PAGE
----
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Yosemite at 120: The World's Oldest National Parks

Yosemite falls, North America's tallest waterfall. (Image credit: NPS.)

Before the United States of America had been in existence for 100 years, it had a national park.

In 1872, telephones and radios had not been invented, yet Yellowstone National Park — the first of its kind in the world —was carved out of Wyoming, Montana and Idaho to preserve and protect the outdoors.

Along with Yosemite National Park, which turns 120 years old today (Oct. 1), these two iconic American spaces inspired an act of Congress that gave birth to the National Park Service, which hosted nearly 63 million visitors across all of the nation's parks last year. These earliest parks were set aside during a daring era of exploration, and while they are well charted today, not all of their mysterious features have been explained. [In Images: Yellowstone and Yosemite]

Great Reconnaissance

The period just before and during the Civil War was known as the Great Reconnaissance in Western exploration. Any scientist with a passion for discovery had the West as their outdoor laboratory, ripe for outback expeditions to collect exotic specimens and map and name amazing geological oddities. Explorers floated the Colorado River, discovered pterodactyl fossils, and began to poke around in the mysterious Yellowstone country.

One such explorer with a conservation bent was geologist Ferdinand Vandeveer Hayden. After an expedition to Yellowstone was cut short in northwestern Wyoming in 1860 — heavy snow blocked their path across Two Ocean Plateau near the Continental Divide — Hayden set out again in 1871, this time boosted by $40,000 from Uncle Sam.

Hayden and his expedition team, which included a military escort, packed their wagons and struck out from Ogden, Utah, to the Yellowstone region, a trip that would take almost two months and required improvisation. At one point, the explorers even built their own boat out of an oak tree near Yellowstone Lake. Later in the trip, an earthquake struck.

Hayden made the most of his expedition, known as the Hayden Geological Survey of 1871. In his second letter from the area, Hayden detailed his progress in the Yellowstone wilderness:

". . . made a pretty careful examination of the Geyser region, Map of the whole region, Charts of the Springs and Geysers, with temperatures of each. Sketches, Photographs etc. I have made quite thorough soundings of the Lake, explored the north and west sides and will now move to the south and east sides. We are making a good topographical and geological map of the entire district."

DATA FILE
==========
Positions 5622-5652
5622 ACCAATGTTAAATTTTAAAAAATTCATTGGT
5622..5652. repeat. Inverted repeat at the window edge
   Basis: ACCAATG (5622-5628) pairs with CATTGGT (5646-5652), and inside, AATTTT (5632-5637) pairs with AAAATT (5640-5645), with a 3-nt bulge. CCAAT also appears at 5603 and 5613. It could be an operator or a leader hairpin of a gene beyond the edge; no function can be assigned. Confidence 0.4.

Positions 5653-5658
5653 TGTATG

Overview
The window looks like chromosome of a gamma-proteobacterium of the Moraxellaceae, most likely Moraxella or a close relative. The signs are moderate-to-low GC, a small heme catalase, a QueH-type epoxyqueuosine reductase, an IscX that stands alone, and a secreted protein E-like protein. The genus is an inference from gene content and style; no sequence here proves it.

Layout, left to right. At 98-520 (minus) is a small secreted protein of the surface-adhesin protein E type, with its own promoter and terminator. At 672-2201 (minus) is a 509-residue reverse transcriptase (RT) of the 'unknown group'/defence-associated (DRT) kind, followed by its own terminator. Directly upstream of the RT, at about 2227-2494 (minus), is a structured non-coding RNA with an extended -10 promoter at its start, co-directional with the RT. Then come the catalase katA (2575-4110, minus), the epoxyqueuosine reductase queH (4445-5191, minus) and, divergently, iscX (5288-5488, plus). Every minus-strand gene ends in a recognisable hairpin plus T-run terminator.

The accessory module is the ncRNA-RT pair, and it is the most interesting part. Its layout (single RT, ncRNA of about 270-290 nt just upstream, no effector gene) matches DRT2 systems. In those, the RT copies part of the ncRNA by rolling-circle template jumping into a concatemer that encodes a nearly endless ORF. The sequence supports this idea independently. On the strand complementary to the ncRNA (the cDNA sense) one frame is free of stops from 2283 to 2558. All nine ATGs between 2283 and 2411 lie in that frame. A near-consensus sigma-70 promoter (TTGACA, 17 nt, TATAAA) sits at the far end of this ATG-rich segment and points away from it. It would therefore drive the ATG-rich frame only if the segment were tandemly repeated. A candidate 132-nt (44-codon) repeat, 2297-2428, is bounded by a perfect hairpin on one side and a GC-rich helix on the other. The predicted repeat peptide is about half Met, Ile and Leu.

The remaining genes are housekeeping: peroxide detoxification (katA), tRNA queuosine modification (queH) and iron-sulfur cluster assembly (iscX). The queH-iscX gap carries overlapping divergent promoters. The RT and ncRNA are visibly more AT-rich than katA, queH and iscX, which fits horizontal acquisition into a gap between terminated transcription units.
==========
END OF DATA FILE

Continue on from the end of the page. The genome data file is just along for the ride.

Once Hayden returned from his mission, he successfully prodded Congress to set aside Yellowstone as a protected park.

Modern mysteries

Today's Yellowstone and Yosemite National Parks are living laboratories where scientists study the parks' unique geology.

Yellowstone sits in the crater formed by a supervolcano explosion 640,000 years ago. Today, scientists are working to understand what drives the regions' volcanic activity. The crater, called a caldera, has moved upward almost 3 inches (7.6 centimeters) each year between 2004 and 2008. Since 2009, the uplift has significantly slowed, but the movement of the caldera's floor is considered to be unpredictable. New research suggests that a plume of molten rock rising from deep underground may be the cause.

Also at Yellowstone, geoscientists recently discovered spires beneath Yellowstone Lake that are very similar to those seen above ground in other parts of the park. Scientists continue to explore how these spires formed — the leading idea is that hot water in a glacially dammed lake molded the rock projections.

This article was provided by OurAmazingPlanet, a sister site to LiveScience.

Brett Israel was a staff writer for Live Science with a focus on environmental issues. He holds a bachelor’s degree in biochemistry and molecular biology from The University of Georgia, a master’s degree in journalism from New York University, and has studied doctorate-level biochemistry at Emory University.